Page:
In the corporate world, what could be a better example of Halo effect than Apple Inc.
Apple has been adjudged as world’s most innovative companies (BCG’s list of 50 serial innovators for 2020). Apple’s products (iPod, iPhone, iPad, Mac, Watch) revolutionized the market space.
If you thought only the company had an aura around it, you could not have been farther from the truth.
Its legendary founder Steve Jobs needs little introduction. He is a source of inspiration for technology professionals, designers, business owners and his charisma added to the halo effect of the company. Take a moment to check out how he passionately introduced Mac (incidentally in many corporates and B-Schools, folks are asked to watch this video to understand about good presentation skills).
Steve Jobs introducing MacBook Air
Here is a fine article by Al Ries (incidentally my favorite author on Marketing from my MBA days- His 22 immutable laws of Marketing is a must read). He eloquently talks about how companies like Apple, Fedex successfully create a halo effect around their brand.
Halo Effect and Investor
As an investor, many a times we unknowingly fall a prey to the halo effect. Here are a few points each investor should keep in mind –
Never carry your impression of one aspect of a stock or company to every other area or aspect about that company.
Do not follow the herd mentality and consume easily available pieces of information and use them as a short cut for decision making based on prior experience.
Do not make your judgements about a company based on a single aspect of a business. E.g., financial report, financial ratios, quality of management, nature of product etc.
Do not get carried away by news on recent wins, improved sales, increased profits while making investment decisions. Such judgements prove to be irrational and often lead to wrong decision making.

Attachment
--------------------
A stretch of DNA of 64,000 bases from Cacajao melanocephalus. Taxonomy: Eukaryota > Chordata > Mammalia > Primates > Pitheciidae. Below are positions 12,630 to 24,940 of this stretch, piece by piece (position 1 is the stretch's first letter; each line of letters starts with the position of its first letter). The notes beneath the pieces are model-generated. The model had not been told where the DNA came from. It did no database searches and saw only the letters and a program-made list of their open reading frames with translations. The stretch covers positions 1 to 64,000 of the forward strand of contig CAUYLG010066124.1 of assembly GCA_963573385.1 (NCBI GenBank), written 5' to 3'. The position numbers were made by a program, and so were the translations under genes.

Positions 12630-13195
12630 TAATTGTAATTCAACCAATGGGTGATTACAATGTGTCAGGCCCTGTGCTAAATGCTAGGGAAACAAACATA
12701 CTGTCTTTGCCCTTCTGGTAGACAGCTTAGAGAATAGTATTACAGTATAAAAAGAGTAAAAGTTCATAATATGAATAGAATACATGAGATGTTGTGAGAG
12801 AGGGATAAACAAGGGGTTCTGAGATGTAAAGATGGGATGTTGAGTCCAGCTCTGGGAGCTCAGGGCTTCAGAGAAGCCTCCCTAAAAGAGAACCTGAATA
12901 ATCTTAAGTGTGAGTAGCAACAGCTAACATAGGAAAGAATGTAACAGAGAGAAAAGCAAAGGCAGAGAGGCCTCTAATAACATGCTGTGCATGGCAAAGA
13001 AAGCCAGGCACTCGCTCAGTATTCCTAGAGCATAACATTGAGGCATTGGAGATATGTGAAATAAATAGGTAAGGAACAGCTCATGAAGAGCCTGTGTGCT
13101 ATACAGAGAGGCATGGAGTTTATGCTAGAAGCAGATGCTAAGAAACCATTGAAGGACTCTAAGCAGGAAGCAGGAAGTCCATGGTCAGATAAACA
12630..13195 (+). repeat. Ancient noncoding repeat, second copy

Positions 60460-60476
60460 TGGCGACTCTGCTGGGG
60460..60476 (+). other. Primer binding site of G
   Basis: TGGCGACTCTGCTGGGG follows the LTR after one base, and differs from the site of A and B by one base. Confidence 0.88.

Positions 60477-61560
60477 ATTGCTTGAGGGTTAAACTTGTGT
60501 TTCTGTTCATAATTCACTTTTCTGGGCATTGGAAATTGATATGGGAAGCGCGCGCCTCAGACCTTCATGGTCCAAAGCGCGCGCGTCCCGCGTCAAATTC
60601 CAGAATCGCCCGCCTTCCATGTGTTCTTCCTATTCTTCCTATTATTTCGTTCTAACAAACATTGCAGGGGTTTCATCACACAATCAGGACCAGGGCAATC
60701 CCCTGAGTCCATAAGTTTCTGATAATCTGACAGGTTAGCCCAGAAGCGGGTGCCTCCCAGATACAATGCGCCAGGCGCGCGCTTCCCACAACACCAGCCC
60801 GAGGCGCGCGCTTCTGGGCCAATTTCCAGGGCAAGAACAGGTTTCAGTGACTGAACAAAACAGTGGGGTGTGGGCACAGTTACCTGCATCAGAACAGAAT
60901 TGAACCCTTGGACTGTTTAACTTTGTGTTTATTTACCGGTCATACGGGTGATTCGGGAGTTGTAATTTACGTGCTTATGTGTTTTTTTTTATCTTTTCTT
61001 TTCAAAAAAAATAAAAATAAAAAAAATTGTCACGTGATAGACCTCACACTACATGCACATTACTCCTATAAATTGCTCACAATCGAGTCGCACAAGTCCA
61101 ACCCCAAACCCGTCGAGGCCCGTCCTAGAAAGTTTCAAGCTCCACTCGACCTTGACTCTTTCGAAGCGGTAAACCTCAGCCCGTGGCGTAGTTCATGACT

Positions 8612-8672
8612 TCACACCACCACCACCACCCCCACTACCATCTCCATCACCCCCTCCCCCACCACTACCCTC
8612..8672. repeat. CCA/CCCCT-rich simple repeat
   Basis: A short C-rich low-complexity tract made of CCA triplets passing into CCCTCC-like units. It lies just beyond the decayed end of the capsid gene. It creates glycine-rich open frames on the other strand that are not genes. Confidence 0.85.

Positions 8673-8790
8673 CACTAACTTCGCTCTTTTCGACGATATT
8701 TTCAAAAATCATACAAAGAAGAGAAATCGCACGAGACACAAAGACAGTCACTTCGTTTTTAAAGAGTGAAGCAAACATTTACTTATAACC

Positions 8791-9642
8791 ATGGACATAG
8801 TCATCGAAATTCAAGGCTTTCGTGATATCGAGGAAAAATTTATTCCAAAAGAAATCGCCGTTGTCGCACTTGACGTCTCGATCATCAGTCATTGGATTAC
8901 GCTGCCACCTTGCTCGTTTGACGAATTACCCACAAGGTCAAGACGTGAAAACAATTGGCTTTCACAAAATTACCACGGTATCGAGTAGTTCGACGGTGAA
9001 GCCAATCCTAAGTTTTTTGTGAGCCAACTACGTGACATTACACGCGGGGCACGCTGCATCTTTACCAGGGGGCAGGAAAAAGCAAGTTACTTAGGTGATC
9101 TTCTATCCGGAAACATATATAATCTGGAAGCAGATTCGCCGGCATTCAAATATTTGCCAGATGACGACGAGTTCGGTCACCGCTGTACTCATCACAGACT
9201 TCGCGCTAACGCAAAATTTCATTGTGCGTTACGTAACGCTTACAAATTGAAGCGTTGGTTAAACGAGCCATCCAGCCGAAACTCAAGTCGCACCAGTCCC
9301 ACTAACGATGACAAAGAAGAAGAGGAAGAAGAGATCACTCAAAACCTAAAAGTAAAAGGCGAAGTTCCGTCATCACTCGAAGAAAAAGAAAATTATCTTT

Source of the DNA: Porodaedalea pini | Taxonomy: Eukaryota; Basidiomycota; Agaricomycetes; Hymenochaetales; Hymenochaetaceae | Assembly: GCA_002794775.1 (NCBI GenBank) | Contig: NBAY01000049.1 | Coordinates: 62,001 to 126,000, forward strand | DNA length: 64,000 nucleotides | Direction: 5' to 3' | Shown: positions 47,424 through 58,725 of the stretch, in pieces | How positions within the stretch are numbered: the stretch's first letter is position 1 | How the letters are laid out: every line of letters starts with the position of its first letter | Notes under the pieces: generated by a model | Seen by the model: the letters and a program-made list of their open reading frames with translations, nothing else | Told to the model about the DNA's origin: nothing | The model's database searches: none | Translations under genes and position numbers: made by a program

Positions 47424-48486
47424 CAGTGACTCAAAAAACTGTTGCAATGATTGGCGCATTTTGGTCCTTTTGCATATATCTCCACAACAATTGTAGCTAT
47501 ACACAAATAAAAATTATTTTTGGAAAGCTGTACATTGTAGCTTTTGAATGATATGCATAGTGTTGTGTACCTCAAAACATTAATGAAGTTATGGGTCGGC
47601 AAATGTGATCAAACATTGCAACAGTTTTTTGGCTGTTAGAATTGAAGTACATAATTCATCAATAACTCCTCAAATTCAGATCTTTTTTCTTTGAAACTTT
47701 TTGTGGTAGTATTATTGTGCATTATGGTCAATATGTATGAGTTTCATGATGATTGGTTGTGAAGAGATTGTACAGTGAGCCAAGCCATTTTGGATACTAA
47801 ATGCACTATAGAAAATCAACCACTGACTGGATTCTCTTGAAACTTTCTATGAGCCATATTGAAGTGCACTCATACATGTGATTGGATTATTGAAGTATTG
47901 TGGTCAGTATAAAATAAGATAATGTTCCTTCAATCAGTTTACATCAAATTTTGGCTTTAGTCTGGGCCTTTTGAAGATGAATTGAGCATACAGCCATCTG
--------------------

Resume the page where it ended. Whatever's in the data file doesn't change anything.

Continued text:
Evaluate a business holistically considering critical parameters such as credibility of management, feasibility of business model, business moat, company valuation, regulatory implications etc.
Investing is still done by humans and not robots. Humans being humans tend to have emotions. The emotions of fear and greed are the primary drivers of market inefficiency. These emotions causes pain and losses to the investor.
Add to this a set of behavioral biases. What we then have is a potent mix of forces detrimental to investor returns. Halo Effect is one such behavioral bias that is wired in our brains and influences our opinions and choices in daily lives.
Investors are well served if they remember these lines
“If you select companies on the basis of outcomes—whether success or failure—and then gather data that are biased by those outcomes, you’ll never know what drives performance. You’ll only know how high performers or low performers are described.”
Philip M. Rosenzweig’s The Halo Effect: … and the Eight Other Business Delusions That Deceive Managers”
Section B – acceler8
Nifty50 Last Week
acceler8 Portfolio NAV
#acceler8 continues its strong performance and the portfolio has +35% outperformance against NIFTY 50.
The portfolio performance since inception has been 120% CAGR with a 3 month return of 29.3% return. The YTD % return has been 31.88% against the NIFTY 50 performance of 7.93.
These are excellent numbers which almost sounds too good to believe.
Trades done for the week
This week we exited Nestle, our 15th consecutive +20% return.
Nestle slogan reads Good food, Good life. For us it also meant good profits. We closed at 5+ % absolute returns and 30+ % CAGR.
We are at 80% cash reflecting the high valuations.
We will look around for opportunities and will only bite the bullet when a clear opportunity arises. No trades for trade sake.
Happy investing !
Until next week, take care and stay safe.